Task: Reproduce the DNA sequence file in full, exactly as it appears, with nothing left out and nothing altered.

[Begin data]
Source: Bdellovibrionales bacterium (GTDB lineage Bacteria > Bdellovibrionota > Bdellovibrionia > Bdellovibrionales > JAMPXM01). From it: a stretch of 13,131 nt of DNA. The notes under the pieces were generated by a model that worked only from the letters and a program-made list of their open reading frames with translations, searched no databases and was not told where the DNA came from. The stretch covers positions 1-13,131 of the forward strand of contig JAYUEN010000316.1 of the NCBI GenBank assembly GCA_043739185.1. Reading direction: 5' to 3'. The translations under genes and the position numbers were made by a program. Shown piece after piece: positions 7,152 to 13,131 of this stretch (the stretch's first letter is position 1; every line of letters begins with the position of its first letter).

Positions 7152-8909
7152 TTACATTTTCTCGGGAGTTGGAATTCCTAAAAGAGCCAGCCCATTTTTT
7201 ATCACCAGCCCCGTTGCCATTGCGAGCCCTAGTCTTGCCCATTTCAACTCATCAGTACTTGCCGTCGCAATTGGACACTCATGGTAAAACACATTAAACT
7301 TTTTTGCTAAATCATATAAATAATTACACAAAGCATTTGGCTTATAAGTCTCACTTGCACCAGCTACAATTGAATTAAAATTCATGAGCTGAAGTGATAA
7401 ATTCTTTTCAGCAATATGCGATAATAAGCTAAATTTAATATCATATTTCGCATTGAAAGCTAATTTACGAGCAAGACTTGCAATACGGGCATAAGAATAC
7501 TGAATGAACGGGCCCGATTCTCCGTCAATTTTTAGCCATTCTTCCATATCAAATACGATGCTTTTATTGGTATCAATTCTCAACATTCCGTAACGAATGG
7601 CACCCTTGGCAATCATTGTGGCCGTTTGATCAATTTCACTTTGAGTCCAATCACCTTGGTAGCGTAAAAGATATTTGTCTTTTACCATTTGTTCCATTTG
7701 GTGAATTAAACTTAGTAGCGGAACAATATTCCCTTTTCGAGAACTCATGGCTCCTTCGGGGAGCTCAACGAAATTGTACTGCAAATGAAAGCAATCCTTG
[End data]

Source: Bdellovibrionales bacterium (GTDB lineage Bacteria > Bdellovibrionota > Bdellovibrionia > Bdellovibrionales > JAMPXM01). From it: a stretch of 13,131 nt of DNA. The notes under the pieces were generated by a model that worked only from the letters and a program-made list of their open reading frames with translations, searched no databases and was not told where the DNA came from. The stretch covers positions 1-13,131 of the forward strand of contig JAYUEN010000316.1 of the NCBI GenBank assembly GCA_043739185.1. Reading direction: 5' to 3'. The translations under genes and the position numbers were made by a program. Shown piece after piece: positions 7,152 to 13,131 of this stretch (the stretch's first letter is position 1; every line of letters begins with the position of its first letter).

Positions 7152-8909
7152 TTACATTTTCTCGGGAGTTGGAATTCCTAAAAGAGCCAGCCCATTTTTT
7201 ATCACCAGCCCCGTTGCCATTGCGAGCCCTAGTCTTGCCCATTTCAACTCATCAGTACTTGCCGTCGCAATTGGACACTCATGGTAAAACACATTAAACT
7301 TTTTTGCTAAATCATATAAATAATTACACAAAGCATTTGGCTTATAAGTCTCACTTGCACCAGCTACAATTGAATTAAAATTCATGAGCTGAAGTGATAA
7401 ATTCTTTTCAGCAATATGCGATAATAAGCTAAATTTAATATCATATTTCGCATTGAAAGCTAATTTACGAGCAAGACTTGCAATACGGGCATAAGAATAC
7501 TGAATGAACGGGCCCGATTCTCCGTCAATTTTTAGCCATTCTTCCATATCAAATACGATGCTTTTATTGGTATCAATTCTCAACATTCCGTAACGAATGG
7601 CACCCTTGGCAATCATTGTGGCCGTTTGATCAATTTCACTTTGAGTCCAATCACCTTGGTAGCGTAAAAGATATTTGTCTTTTACCATTTGTTCCATTTG
7701 GTGAATTAAACTTAGTAGCGGAACAATATTCCCTTTTCGAGAACTCATGGCTCCTTCGGGGAGCTCAACGAAATTGTACTGCAAATGAAAGCAATCCTTG